He said he saw some darkening in the retina, and something behind the retina. He said, 'This could be a haematoma, it could be a tumour'. He said, 'Let’s think of the worst-case scenario' – the worst scenario, of course, being a malignant tumour. Well, I... this diagnosis was confirmed two days later when I saw a specialist in ocular tumours, and especially ocular malignancies. When... the diagnosis... the diagnosis was made for me, or was presented to me visually, there was a big model of an eye, and the surgeon, Abramson... Dr Abramson, put an object like a wrinkled black cauliflower, a little black cauliflower, into the model of the eye. And that for me stood for melanoma, and melanoma in my medical student days was sure and prompt death, the most malignant of malignant tumours, and I felt at that moment… in England, judges put on a black cap when they are going to give the death sentence, and that black cauliflower meant the same for me. Abramson immediately read my mind, and said that melanomas in the eye did not have the malignancy of melanomas elsewhere.

Well, anyhow, this was the start of a fight to preserve vision, and to kill the melanoma, or at least render it dormant. There was radiation to the eye, and later there was lasering. Some vision was preserved, but... but relentlessly, the melanoma itself and the procedures to deal with it took away more and more of my eye. I sometimes felt I had a sort of an agreement, a contract almost, with the melanoma. I had a good talk to the melanoma. I said, 'You can take the eye if you must, but you leave the rest of me alone'. So far, the melanoma has taken my eye, but it has left the rest of me alone. As I lost vision in one eye, so among other things I lost stereoscopy, what I prized so highly and what I had written about in [Stereo] Sue. I, the chronicler of stereoscopy, an active member of the New York Stereoscopy Society, was himself being rendered... being reduced to two-dimensional, flat vision. I kept a journal of my vision, and of all sorts of procedures for, I think, probably two ... two or three years.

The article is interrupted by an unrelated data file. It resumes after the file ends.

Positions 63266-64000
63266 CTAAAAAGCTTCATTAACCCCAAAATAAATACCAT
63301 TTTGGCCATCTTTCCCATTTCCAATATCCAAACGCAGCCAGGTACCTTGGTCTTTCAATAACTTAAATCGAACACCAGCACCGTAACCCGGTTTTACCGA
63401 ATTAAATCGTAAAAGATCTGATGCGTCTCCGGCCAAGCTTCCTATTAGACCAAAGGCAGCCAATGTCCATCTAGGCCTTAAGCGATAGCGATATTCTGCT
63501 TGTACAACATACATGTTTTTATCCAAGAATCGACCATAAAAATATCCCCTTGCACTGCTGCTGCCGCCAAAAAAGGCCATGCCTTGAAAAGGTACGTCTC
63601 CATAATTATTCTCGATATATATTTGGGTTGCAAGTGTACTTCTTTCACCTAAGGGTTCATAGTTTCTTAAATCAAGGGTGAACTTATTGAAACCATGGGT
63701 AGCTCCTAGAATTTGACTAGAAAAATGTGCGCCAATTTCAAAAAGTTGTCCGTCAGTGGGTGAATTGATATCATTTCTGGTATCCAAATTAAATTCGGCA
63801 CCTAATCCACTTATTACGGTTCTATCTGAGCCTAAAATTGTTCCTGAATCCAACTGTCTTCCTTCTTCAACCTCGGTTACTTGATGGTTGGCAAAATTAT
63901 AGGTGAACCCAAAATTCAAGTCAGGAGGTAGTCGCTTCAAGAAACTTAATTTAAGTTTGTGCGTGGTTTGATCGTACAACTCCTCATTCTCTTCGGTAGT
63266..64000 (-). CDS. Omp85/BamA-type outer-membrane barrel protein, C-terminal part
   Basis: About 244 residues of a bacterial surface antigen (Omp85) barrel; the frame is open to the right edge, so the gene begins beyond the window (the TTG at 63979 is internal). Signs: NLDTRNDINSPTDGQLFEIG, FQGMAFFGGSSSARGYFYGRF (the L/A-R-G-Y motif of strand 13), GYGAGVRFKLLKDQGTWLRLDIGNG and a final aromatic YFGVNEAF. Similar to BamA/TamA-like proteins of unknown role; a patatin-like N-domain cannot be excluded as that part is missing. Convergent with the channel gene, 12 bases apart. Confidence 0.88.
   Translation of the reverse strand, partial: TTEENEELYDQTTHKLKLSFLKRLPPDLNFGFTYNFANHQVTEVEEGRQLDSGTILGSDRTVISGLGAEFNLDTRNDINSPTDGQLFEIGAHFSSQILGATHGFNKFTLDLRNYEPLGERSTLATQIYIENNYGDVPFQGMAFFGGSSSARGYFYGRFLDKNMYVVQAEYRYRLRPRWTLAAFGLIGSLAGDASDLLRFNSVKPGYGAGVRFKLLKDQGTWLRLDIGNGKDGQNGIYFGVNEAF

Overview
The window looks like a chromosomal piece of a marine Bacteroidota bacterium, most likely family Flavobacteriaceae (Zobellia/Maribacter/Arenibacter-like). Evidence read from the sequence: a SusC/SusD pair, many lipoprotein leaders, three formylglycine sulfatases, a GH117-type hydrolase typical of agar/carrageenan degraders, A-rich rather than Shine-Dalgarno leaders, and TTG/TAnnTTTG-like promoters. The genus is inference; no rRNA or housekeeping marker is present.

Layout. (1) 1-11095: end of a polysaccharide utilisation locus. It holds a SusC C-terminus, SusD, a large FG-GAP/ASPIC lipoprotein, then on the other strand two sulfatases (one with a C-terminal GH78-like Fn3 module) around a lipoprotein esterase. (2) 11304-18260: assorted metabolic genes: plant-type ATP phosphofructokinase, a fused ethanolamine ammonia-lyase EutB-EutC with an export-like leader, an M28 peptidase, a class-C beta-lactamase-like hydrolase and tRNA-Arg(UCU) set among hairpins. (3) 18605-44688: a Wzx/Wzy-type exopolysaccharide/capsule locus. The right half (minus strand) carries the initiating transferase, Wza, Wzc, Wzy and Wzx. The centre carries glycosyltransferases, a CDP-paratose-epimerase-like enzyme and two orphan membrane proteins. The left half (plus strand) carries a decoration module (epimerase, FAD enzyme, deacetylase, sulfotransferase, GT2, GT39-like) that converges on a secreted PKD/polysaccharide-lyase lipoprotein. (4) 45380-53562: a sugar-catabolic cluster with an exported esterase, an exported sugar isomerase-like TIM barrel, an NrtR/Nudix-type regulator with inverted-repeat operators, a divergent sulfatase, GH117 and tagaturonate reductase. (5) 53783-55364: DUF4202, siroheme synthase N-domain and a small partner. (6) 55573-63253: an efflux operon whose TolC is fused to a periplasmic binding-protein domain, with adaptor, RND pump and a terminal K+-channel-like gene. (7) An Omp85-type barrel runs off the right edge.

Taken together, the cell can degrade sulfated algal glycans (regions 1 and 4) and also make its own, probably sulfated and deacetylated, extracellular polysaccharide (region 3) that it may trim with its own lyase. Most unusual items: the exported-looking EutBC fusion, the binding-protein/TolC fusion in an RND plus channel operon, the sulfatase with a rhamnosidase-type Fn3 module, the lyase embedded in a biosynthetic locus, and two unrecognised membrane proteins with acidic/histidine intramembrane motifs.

Oliver Sacks (1933-2015) was born in England. Having obtained his medical degree at Oxford University, he moved to the USA. There he worked as a consultant neurologist at Beth Abraham Hospital where in 1966, he encountered a group of survivors of the global sleepy sickness of 1916-1927. Sacks treated these patients with the then-experimental drug L-Dopa producing astounding results which he described in his book Awakenings. Further cases of neurological disorders were described by Sacks with exceptional sympathy in another major book entitled The Man Who Mistook His Wife For A Hat which became an instant best seller on its publication in 1985. His other books drew on his rich experiences as a neurologist gleaned over almost five decades of professional practice. Sacks's work was recognized by prestigious institutions which awarded him numerous honours and prizes. These included the Lewis Thomas Prize given by Rockefeller University, which recognizes the scientist as poet. He was an honorary fellow of both the American Academy of Arts and Letters and the American Academy of Arts and Sciences, and held honorary degrees from many universities, including Oxford, the Karolinska Institute, Georgetown, Bard, Gallaudet, Tufts, and the Catholic University of Peru.

Listeners: Kate Edgar

Kate Edgar, previously Managing Editor at the Summit Books division of Simon and Schuster, began working with Oliver Sacks in 1983. She has served as editor and researcher on all of his books, and has been closely involved with various films and adaptations based on his work. As friend, assistant, and collaborator, she has accompanied Dr Sacks on many adventures around the world, clinical and otherwise.

Tags: Stereo Sue, Bob Wasserman, Susan R Barry

Duration: 6 minutes, 58 seconds

Date story recorded: September 2011

Date story went live: 02 October 2012